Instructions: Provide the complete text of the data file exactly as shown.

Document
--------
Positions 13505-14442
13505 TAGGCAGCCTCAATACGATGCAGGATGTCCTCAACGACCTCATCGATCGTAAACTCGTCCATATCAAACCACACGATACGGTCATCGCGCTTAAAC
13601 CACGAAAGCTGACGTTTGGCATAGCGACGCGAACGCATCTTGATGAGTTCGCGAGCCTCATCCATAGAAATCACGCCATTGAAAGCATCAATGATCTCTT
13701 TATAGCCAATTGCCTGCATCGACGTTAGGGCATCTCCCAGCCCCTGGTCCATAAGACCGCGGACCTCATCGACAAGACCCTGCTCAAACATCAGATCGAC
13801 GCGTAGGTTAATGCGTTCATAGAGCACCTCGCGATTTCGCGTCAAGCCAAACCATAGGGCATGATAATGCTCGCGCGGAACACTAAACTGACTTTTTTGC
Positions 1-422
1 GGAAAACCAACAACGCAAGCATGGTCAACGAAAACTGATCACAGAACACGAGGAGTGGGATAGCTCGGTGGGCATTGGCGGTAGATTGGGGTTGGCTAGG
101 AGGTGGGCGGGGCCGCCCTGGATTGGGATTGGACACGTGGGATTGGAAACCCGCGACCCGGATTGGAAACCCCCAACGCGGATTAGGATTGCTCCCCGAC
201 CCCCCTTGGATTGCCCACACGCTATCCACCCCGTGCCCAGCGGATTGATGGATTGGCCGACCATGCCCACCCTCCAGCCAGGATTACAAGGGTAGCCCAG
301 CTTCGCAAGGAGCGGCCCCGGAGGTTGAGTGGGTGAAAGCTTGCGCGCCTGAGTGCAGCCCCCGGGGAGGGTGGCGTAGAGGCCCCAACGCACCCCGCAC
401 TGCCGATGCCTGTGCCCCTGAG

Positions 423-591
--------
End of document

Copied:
Positions 13505-14442
13505 TAGGCAGCCTCAATACGATGCAGGATGTCCTCAACGACCTCATCGATCGTAAACTCGTCCATATCAAACCACACGATACGGTCATCGCGCTTAAAC
13601 CACGAAAGCTGACGTTTGGCATAGCGACGCGAACGCATCTTGATGAGTTCGCGAGCCTCATCCATAGAAATCACGCCATTGAAAGCATCAATGATCTCTT
13701 TATAGCCAATTGCCTGCATCGACGTTAGGGCATCTCCCAGCCCCTGGTCCATAAGACCGCGGACCTCATCGACAAGACCCTGCTCAAACATCAGATCGAC
13801 GCGTAGGTTAATGCGTTCATAGAGCACCTCGCGATTTCGCGTCAAGCCAAACCATAGGGCATGATAATGCTCGCGCGGAACACTAAACTGACTTTTTTGC
Positions 1-422
1 GGAAAACCAACAACGCAAGCATGGTCAACGAAAACTGATCACAGAACACGAGGAGTGGGATAGCTCGGTGGGCATTGGCGGTAGATTGGGGTTGGCTAGG
101 AGGTGGGCGGGGCCGCCCTGGATTGGGATTGGACACGTGGGATTGGAAACCCGCGACCCGGATTGGAAACCCCCAACGCGGATTAGGATTGCTCCCCGAC
201 CCCCCTTGGATTGCCCACACGCTATCCACCCCGTGCCCAGCGGATTGATGGATTGGCCGACCATGCCCACCCTCCAGCCAGGATTACAAGGGTAGCCCAG
301 CTTCGCAAGGAGCGGCCCCGGAGGTTGAGTGGGTGAAAGCTTGCGCGCCTGAGTGCAGCCCCCGGGGAGGGTGGCGTAGAGGCCCCAACGCACCCCGCAC
401 TGCCGATGCCTGTGCCCCTGAG

Positions 423-591